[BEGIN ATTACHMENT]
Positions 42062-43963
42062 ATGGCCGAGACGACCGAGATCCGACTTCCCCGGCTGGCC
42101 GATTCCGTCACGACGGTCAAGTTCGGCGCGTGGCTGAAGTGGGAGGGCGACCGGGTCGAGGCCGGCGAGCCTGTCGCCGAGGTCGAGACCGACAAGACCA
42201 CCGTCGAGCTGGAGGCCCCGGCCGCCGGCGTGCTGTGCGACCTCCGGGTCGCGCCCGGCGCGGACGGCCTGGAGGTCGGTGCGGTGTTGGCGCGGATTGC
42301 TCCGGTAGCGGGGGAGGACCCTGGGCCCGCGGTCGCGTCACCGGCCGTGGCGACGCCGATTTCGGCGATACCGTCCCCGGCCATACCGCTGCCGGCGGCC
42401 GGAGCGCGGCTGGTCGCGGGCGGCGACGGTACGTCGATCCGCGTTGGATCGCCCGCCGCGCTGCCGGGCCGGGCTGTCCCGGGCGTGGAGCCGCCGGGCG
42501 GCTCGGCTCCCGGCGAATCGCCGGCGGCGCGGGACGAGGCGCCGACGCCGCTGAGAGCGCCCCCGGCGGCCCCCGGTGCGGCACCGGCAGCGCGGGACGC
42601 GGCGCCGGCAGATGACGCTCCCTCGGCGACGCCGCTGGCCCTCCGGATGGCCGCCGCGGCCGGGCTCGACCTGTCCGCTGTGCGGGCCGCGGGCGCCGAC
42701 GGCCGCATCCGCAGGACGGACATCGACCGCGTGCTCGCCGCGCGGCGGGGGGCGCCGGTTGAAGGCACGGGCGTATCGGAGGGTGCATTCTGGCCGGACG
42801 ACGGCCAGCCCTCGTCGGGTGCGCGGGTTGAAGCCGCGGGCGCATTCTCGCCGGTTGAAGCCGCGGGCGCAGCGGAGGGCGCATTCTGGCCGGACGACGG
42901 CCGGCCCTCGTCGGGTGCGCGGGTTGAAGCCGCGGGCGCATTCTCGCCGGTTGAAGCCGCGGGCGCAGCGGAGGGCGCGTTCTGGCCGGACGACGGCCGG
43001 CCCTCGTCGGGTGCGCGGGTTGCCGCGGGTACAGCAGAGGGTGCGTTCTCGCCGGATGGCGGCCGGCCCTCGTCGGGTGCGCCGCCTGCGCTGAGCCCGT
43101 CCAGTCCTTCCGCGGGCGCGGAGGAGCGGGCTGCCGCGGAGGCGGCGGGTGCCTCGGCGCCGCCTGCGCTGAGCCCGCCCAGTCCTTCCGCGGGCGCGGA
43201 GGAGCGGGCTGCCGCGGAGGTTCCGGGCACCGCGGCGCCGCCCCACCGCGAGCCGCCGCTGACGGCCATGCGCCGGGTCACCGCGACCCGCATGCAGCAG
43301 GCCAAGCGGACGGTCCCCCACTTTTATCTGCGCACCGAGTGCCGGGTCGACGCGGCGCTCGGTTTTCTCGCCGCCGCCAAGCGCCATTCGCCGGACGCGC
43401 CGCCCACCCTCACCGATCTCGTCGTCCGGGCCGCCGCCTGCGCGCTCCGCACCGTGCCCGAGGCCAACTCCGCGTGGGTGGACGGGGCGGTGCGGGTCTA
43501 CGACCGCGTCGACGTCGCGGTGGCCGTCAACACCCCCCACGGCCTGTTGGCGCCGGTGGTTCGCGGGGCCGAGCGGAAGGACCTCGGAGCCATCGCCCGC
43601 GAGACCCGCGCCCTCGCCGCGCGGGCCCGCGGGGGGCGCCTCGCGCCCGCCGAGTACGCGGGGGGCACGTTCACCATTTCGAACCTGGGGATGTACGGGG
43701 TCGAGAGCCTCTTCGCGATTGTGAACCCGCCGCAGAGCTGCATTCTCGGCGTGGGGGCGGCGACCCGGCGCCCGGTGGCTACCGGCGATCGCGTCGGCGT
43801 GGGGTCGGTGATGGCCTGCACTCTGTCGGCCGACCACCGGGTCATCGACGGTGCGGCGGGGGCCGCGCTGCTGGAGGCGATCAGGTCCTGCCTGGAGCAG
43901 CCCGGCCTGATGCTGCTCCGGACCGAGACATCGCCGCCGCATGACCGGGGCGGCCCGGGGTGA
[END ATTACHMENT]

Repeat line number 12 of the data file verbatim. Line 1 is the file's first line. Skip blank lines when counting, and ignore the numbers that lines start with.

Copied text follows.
43001 CCCTCGTCGGGTGCGCGGGTTGCCGCGGGTACAGCAGAGGGTGCGTTCTCGCCGGATGGCGGCCGGCCCTCGTCGGGTGCGCCGCCTGCGCTGAGCCCGT